@GTscoob: Should I also reduce the PSI? I figured I should drop it from 80psi down to 75psi with the additional spacer?
  • 4 0
 As a steel Japhy owner, I hope they make a cheaper steel version. By the time you dress up a frame with heavier casing tires and everything you want on an agro hardtail, you're not going to care about the 1.5 lb weight difference between ti and steel. Also, I would rather have the same Portage mounts with adjustable chainstays than a UDH. Agro hardtail people don't run $500 electric derailleurs.
  • 3 0
 Steel would be rad! But I bet the weight difference would be more than 1.5lbs...especially with a 160mm steel bike? Probably a much burlier tubeset than the Japhy. And the Smokey has the adjustable dropouts. The UDH hanger update makes it so you only have to replace the hanger when you bend/break it, and not the entire dropout plate. UDH hangers still make it easier for folks running mechanical dropouts to find a hanger easier.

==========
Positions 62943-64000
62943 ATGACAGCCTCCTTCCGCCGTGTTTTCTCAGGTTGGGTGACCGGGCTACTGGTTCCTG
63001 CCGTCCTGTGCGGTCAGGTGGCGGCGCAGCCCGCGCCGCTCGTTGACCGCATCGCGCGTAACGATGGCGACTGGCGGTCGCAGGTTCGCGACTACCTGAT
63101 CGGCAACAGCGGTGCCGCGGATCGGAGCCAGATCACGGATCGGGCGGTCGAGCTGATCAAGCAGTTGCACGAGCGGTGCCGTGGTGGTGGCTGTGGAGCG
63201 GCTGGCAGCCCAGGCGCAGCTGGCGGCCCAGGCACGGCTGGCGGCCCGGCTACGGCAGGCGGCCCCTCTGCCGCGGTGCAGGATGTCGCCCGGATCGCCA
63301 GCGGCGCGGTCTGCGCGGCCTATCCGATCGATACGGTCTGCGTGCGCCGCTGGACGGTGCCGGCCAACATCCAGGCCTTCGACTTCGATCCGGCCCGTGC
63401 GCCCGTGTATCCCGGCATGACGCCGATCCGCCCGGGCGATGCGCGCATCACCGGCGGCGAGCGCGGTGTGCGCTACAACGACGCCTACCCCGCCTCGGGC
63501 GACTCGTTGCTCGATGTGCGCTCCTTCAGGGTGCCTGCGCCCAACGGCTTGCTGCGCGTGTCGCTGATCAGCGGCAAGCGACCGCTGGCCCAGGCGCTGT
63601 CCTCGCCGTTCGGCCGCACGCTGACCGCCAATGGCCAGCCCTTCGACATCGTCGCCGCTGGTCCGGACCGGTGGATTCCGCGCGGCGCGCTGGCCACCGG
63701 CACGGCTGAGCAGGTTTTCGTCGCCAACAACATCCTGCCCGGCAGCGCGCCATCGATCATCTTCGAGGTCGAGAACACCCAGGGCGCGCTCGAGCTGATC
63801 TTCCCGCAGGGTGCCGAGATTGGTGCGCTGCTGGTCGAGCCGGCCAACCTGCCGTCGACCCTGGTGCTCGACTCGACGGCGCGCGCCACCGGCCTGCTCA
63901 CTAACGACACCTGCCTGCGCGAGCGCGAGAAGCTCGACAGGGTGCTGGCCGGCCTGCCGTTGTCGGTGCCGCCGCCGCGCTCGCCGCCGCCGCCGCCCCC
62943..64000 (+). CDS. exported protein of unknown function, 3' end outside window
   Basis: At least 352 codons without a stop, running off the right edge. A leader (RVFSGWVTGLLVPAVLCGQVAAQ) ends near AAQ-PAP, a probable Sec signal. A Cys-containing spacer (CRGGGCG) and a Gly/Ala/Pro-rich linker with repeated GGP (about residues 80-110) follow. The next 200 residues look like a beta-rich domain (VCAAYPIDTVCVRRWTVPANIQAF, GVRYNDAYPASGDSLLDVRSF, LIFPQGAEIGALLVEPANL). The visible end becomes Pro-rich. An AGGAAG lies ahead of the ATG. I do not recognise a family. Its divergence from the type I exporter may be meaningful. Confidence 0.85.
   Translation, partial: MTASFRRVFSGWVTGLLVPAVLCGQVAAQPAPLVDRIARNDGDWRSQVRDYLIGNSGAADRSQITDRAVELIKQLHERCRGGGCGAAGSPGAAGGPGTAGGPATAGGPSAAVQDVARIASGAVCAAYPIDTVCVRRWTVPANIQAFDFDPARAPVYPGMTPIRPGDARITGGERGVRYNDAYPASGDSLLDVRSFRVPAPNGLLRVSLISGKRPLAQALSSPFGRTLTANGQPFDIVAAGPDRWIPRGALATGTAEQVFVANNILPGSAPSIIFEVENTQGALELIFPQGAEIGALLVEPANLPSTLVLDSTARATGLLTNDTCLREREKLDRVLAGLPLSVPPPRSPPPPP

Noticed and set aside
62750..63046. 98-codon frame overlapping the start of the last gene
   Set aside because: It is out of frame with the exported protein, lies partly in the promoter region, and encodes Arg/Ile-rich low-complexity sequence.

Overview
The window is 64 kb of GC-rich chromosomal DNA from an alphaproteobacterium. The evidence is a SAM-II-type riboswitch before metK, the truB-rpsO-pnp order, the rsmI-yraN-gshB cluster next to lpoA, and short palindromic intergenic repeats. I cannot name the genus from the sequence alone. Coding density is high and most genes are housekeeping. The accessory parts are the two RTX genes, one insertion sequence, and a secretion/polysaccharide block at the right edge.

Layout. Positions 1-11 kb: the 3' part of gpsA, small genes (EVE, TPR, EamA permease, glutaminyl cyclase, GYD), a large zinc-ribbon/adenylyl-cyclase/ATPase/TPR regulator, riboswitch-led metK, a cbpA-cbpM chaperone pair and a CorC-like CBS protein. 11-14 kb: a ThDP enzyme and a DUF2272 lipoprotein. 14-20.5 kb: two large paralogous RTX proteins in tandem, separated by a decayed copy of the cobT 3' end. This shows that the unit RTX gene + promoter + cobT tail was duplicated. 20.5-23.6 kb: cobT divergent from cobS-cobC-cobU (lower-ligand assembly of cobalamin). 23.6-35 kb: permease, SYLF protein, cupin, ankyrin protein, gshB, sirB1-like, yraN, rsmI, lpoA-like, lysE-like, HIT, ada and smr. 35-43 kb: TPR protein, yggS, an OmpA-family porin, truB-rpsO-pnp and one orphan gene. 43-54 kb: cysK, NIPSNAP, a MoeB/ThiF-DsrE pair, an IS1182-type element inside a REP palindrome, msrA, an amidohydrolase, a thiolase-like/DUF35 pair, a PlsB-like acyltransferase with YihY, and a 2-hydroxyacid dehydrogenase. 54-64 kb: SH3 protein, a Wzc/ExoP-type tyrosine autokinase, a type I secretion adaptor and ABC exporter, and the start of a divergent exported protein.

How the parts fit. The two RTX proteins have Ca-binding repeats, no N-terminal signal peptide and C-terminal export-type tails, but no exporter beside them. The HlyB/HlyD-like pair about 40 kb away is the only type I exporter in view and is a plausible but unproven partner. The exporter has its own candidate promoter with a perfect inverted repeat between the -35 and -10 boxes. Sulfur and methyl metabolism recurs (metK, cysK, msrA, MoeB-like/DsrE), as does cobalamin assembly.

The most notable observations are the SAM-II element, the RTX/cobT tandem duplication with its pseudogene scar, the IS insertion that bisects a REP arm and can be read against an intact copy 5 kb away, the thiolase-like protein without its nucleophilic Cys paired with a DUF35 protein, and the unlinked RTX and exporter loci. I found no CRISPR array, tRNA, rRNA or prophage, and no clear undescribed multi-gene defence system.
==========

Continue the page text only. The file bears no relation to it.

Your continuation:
• 2 0
 You can absolutely adjust chainstay length with these. It looks like they're shipping with the two position dropout chip that gives you short and long positions. If you go to their website, you can buy the infinitely adjustable nut/bolt setup that you use to tension a SS setup.

EDIT: confirmed via the press release above:
"The Smokey Ti comes with Esker’s tried and true Portage Dropout System. Now updated with a Universal Derailleur Hanger (UDH). Portage Dropouts allow the frame to run with geared or singlespeed drivetrains and also adjust chainstay length to fine tune the ride feel."
  • 1 0
 I personally wish I could afford a Ti frame for the material characteristics outside the weight. That is just a nice bonus. I'm sure I'm not the only one in a wet coastal environment who has killed steel frames from the inside out. Even with coatings/sprays/etc and re-applying with seasonal maintenance. That being said, at $2500 for the frame I could buy several steel frames and have spares.
  • 1 0
 Currently my favorite bike is a Epic Evo 7, 110mm rear 120mm front. Hard to justify going back to a bike like this, feels like bike tech has evolved and this is old school in comparison. These were fun bikes though, I used to ride a Kona Honzo with a 160mm lyrik and it was rad.
  • 3 0
 It looks nice, are the discontinuing their carbon FS frames, they are only on the sale page?
  • 18 0